On Enlightenment, Morrison picks the lock of memory with a stream-of-consciousness singing style, with his soulful voice, and with any other musical mnemonic button, he can find to push. Every song is about his initiation into the mysteries of rock.” Looking back now, when you view Enlightenment as part of this trilogy alongside 1989’s Avalon Sunset and 1991’s Hymns to the Silence, it stands as part of a creatively fertile period in his illustrious career. However it was released adjacent to The Best of Van Morrison —a CD that pretty much every 90s kid had in their collection at college— and unfortunately Enlightenment never did as well as such future Van albums as Too Long In Exile and Days Like This did later in the decade, peaking at no. 62 on the Billboard Hot 100 that year. But looking back at Morrison’s full discography, it’s absolutely one to revisit when venturing into this period of his career, no doubt.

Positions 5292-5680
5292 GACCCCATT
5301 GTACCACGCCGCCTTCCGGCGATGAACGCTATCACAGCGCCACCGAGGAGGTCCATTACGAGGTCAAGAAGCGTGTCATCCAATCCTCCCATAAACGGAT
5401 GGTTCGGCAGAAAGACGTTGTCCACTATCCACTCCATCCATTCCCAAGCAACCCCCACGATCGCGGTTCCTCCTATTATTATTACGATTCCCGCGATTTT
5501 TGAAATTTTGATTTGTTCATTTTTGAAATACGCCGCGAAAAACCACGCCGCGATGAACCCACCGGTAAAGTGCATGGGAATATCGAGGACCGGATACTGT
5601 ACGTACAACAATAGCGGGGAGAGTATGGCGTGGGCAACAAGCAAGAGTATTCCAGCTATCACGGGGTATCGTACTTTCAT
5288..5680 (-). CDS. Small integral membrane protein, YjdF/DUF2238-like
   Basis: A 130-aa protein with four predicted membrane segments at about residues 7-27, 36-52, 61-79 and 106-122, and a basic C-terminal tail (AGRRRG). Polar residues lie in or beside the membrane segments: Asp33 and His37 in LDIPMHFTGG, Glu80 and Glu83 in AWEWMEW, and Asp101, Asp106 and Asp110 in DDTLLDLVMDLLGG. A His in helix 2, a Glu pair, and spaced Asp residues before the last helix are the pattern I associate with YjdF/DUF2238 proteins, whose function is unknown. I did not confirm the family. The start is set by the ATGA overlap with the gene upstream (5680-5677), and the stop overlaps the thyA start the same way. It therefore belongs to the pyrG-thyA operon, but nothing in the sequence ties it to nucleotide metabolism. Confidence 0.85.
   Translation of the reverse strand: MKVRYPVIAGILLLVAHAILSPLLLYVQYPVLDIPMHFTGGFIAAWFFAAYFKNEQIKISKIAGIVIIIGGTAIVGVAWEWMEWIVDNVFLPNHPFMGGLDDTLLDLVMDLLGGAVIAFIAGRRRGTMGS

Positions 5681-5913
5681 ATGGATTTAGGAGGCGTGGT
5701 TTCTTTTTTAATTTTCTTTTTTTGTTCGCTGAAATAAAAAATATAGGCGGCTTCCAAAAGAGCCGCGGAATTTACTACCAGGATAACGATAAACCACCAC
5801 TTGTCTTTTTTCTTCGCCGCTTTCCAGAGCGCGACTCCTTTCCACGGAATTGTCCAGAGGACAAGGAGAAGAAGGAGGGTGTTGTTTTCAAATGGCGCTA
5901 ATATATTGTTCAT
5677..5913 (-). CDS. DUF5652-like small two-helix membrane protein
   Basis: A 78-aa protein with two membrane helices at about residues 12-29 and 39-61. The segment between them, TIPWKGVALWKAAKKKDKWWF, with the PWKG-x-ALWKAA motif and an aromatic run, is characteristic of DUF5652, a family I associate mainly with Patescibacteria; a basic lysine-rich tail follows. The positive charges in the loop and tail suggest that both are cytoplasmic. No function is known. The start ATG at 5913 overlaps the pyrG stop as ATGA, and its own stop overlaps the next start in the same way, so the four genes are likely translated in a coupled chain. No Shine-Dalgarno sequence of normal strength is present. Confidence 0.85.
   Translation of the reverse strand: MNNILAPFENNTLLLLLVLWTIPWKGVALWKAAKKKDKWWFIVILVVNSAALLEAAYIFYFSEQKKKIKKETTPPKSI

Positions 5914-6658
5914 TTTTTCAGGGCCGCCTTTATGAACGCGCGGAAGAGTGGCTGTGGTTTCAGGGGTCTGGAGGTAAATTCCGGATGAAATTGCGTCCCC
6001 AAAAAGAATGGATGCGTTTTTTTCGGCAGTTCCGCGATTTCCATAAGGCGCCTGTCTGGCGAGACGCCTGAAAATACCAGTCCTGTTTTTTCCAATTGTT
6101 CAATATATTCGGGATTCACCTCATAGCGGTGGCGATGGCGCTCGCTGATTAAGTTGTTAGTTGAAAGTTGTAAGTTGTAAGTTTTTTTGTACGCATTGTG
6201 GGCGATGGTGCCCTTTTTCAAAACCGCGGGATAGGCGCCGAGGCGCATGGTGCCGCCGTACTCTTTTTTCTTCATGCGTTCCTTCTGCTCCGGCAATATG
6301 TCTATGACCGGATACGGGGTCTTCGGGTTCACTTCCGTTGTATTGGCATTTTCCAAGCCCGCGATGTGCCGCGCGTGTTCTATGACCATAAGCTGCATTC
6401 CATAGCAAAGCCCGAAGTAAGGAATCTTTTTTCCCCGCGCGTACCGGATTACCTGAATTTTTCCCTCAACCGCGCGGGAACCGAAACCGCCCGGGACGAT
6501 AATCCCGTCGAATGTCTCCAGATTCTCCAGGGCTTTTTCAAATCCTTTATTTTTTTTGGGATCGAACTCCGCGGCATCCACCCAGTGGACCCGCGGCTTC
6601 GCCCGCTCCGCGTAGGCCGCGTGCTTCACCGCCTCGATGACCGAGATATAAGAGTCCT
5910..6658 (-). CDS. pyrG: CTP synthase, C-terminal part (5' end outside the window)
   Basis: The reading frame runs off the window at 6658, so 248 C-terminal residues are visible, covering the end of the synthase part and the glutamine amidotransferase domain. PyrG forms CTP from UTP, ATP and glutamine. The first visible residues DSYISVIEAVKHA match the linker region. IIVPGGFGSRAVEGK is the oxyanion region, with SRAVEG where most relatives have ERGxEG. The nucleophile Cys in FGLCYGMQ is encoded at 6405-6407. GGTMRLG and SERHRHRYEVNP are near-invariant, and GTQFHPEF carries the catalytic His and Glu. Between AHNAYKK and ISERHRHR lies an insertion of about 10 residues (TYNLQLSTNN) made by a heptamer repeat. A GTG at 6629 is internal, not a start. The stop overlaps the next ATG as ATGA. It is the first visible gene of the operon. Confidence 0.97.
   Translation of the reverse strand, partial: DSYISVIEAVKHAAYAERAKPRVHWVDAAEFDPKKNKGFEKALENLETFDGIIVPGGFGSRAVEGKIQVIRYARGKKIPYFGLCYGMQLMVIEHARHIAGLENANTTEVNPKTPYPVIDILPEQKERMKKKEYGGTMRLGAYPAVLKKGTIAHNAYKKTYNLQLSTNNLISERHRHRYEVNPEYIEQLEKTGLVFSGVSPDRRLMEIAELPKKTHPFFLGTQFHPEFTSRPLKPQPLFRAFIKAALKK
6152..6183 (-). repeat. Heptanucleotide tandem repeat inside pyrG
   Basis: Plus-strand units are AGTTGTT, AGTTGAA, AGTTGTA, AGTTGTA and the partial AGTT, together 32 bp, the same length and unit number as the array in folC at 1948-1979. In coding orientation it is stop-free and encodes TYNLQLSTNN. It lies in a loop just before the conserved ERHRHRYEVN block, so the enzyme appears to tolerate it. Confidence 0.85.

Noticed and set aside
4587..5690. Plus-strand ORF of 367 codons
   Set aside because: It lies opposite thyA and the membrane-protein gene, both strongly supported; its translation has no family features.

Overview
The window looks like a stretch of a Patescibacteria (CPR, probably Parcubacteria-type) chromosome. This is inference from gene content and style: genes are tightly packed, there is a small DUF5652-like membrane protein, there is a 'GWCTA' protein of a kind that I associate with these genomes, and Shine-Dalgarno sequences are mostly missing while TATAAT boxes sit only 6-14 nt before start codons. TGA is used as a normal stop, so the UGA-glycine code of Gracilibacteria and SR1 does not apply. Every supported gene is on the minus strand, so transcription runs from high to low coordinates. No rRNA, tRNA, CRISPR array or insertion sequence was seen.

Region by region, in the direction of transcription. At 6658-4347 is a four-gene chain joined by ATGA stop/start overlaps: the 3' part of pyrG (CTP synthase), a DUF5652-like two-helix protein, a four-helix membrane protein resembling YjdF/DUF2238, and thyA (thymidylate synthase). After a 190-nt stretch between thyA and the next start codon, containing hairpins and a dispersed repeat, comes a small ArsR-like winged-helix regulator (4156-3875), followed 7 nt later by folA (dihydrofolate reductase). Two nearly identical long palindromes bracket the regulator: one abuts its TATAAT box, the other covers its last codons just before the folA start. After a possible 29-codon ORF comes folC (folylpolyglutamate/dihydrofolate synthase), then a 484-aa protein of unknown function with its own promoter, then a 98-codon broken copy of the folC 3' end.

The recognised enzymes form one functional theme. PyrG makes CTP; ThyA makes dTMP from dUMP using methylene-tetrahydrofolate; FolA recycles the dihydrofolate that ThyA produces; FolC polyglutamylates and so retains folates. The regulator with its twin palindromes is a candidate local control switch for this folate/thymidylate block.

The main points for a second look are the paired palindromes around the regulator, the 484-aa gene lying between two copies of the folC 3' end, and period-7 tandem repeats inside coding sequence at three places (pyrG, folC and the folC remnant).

If you are a fan of Strummer’s soundtracks to such films as Walker and Straight To Hell, it’s time to introduce yourself to this frustratingly overlooked gem properly. Also worth seeking out, though it’s OOP and going for top dollar, is the limited edition Live In London, a complete performance of Strummer fronting The Pogues in the wake of Shane’s departure.
If you ever wanted to hear the band who laid the groundwork for Radiohead‘s adventures in loud-soft-loud dynamism, it’s Dublin’s vastly underrated A House. And with this album still very much available on the used market, It’s well worth the small pittance to rediscover on CD or vinyl. Of course, that’s not to say a full bore reissue campaign of the entire A House catalog would not be welcome with open arms by its loyal cult following all the same.